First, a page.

AP: An exiled Iranian opposition group said Tuesday it had information that Iran would soon start its nuclear uranium enrichment program and called for further U.N. inspections into allegations that Tehran was smuggling material from China.
By CONSTANT BRAND
Associated Press Writer
BRUSSELS, Belgium – An exiled Iranian opposition group said Tuesday it had information that Iran would soon start its nuclear uranium enrichment program and called for further U.N. inspections into allegations that Tehran was smuggling material from China.
Ali Safavi, from the Paris-based National Council of Resistance of Iran, said Tehran was building the first phase of 5,000 centrifuges to extract bomb-grade uranium.
”The first phase involves the manufacture of 5,000 machines. Some two-thirds have been manufactured, tested and ready to be installed,” Safavi told reporters. He did not indicate the source of his information.
The NCRI has long been critical of European Union talks to convince Iran not to build nuclear weapons. The EU and the United States list the NCRI’s largest member group, the People’s Mujahedeen, also known as MEK, as a terrorist organization.
The United States accuses Iran of using its civilian nuclear program as a cover to secretly produce atomic bombs. Iran rejects those charges.
Safavi claimed Iran plans to make 50,000 centrifuges. ”They have managed to smuggle centrifuges from China, to Dubai, to Tehran … in the last two years.”
He said the NCRI was also demanding the U.N. send inspectors to Iran to see the centrifuges for themselves. Safavi claimed the Iranian government was hiding the machines at various sites across the country.
The NCRI insists that negotiations by Britain, France and Germany with Iran have failed and is calling for the matter to be taken to the United Nation’s Security Council.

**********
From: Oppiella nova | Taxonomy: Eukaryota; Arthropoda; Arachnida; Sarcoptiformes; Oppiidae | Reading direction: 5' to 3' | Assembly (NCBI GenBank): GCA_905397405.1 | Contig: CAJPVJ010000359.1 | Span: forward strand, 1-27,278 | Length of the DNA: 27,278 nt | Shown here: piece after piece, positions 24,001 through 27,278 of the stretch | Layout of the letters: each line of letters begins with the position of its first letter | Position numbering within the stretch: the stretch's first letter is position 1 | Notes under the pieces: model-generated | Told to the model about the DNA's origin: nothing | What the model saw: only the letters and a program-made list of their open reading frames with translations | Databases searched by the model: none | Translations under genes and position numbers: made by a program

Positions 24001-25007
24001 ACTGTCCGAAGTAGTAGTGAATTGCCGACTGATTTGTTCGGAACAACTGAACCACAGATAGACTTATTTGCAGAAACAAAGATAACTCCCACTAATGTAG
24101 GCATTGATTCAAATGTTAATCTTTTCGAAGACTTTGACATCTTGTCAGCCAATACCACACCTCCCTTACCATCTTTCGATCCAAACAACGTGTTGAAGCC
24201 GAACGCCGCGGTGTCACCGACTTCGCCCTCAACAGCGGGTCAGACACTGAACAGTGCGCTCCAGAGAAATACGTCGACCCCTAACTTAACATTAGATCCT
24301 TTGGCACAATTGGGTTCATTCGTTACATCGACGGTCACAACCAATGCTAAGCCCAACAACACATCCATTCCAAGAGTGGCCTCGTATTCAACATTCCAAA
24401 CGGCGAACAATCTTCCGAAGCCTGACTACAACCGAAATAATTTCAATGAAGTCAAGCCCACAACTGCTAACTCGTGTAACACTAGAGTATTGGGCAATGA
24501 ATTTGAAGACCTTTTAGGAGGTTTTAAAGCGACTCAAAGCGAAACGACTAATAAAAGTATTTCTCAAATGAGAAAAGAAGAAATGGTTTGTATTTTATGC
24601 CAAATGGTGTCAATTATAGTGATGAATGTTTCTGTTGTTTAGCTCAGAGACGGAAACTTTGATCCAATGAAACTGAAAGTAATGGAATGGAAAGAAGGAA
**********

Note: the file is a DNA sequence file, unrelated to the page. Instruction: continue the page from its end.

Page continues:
”The Iranian resistance emphatically calls on the U.N. Security Council to adopt specific punishments against the clerical regime, particularly a comprehensive oil embargo,” said Safavi. ”The Tehran regime must not be allowed to use its oil revenues to fund its secret and dangerous nuclear projects.”
The head of Iran’s nuclear program said in Moscow on Monday that his country will not drop its uranium enrichment program. The official said the new Iranian government was open to more negotiations between Tehran and the three EU countries and any others who wanted to join them.
The EU nations say they may help draft the language of a resolution demanding Iran be referred to the Security Council if it doesn’t stop uranium conversion by Sept. 19, when the U.N.’s International Atomic Energy Agency board meets in Vienna.
Last month, Iran restarted uranium conversion, an early stage of the nuclear fuel cycle that precedes enrichment. Highly enriched uranium can be used to make weapons. At lower levels, it is used in power generation.